The National Credit Union Share Insurance Fund (Share Insurance Fund), operated by the NCUA, insures member shares (deposits) in accordance with the minimum statutory limits (currently $250,000), like the FDIC's Deposit Insurance Fund. As noted above, due to field of membership requirements, the bank's customers are required to become members of the credit union before their deposits can be insured. The NCUA, FDIC, and the relevant state regulatory agency, in the case of state-chartered credit unions, ensure the bank depositors are members of the acquiring credit union or are otherwise eligible for insurance at consummation of the transaction so their accounts have continuous insurance coverage in all circumstances.

Approvals vs. Denials

While it is a market-driven decision for a credit union and a bank to pair in a transaction, and the NCUA makes every effort not to interfere with strategic market activity, the NCUA must review the transaction for continued safety and soundness of the acquiring credit union and risk to the credit union, credit union members, and the Share Insurance Fund.

With each transaction, the NCUA works with the credit union to ensure it has appropriate risk controls in place to mitigate and manage the additional operational, including compliance, and financial risk. Credit unions that are unable to provide the necessary controls to support the additional risk may choose to withdraw their applications until such time that their financial and operational condition and controls can support the transaction.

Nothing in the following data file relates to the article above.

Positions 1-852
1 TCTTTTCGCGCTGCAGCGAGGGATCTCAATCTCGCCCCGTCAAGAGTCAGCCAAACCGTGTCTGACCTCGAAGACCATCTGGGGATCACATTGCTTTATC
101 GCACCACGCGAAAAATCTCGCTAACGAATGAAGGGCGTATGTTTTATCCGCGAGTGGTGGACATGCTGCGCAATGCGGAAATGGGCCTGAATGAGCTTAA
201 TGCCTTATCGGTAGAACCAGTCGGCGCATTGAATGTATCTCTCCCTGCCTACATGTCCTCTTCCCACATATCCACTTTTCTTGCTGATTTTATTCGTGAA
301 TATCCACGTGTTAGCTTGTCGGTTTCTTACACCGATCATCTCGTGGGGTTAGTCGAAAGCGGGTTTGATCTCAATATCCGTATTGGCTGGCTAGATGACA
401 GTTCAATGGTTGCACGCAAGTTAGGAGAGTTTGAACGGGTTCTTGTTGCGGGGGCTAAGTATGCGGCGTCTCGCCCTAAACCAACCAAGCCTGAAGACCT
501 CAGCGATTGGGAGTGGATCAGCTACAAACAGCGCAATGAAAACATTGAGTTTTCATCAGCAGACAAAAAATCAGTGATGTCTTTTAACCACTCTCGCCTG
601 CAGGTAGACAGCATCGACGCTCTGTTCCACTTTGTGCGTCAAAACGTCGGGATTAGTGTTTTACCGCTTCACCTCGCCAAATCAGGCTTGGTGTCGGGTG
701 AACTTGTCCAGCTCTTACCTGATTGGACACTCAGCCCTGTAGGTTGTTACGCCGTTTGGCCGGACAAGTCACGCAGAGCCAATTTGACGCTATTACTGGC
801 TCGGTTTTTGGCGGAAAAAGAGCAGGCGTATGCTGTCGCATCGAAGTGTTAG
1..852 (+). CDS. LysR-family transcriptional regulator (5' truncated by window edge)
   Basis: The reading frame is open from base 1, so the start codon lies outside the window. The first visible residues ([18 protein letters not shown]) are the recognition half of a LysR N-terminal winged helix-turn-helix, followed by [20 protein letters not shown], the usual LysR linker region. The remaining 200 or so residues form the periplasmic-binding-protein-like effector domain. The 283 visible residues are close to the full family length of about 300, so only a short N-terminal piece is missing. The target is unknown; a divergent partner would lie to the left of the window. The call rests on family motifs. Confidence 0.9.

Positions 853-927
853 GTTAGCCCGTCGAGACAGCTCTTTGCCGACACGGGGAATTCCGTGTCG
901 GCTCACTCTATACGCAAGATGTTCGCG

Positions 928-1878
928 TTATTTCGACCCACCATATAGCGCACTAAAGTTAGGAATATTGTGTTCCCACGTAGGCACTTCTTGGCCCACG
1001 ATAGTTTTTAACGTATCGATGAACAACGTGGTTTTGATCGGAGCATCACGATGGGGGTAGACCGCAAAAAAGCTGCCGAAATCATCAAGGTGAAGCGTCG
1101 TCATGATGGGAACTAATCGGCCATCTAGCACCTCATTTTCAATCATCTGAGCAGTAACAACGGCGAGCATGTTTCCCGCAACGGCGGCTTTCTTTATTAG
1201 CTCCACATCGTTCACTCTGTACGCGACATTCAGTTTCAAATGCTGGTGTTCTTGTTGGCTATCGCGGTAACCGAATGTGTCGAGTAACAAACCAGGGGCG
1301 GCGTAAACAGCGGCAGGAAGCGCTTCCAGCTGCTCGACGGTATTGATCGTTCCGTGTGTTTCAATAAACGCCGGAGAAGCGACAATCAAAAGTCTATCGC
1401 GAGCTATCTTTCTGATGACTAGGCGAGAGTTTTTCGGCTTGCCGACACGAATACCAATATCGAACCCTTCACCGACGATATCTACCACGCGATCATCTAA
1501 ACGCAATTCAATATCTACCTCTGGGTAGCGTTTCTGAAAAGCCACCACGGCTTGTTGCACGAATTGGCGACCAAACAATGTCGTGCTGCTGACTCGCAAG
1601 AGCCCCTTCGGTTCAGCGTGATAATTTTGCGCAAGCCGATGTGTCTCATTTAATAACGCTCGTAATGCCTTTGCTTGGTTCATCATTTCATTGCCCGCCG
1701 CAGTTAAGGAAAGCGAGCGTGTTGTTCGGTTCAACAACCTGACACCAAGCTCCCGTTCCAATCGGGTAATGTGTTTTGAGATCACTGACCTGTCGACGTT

In conclusion, the number of credit union purchases of bank assets and certain liabilities is relatively small compared to the overall level of financial institution mergers and more likely to be pursued by federally insured, state-chartered credit unions. All purchases must meet the FCU Act criteria for NCUA to approve, and the transactions provide former bank customers with continued federal insurance coverage on their funds. Additionally, credit unions are limited in how they can fund and account for these transactions, as they must rely on retained earnings instead of accessing equity through capital markets available to banks.


COS Galicia
DD Parkhill
AD Nahrwold
DRM Blanchard
All ROs


1 12 U.S.C. § 1785(b)(1).

2 This does not include a credit union's purchase and assumption of assets and liabilities of bank branches, where the bank continues to operate.

3 12 U.S.C. § 1785(c).

4 In the NCUA's experience, many state laws allow for bank customers to immediately become members of the credit union. For federal credit unions that are not low-income credit unions, however, the credit union must obtain affirmative acknowledgment from the bank customer to become a member of the credit union. This process would likely include obtaining an opt in from the customer to establish membership.

5 Credit unions are required to maintain a 7.0 percent net worth ratio to be well-capitalized. 12 CFR § 702.102.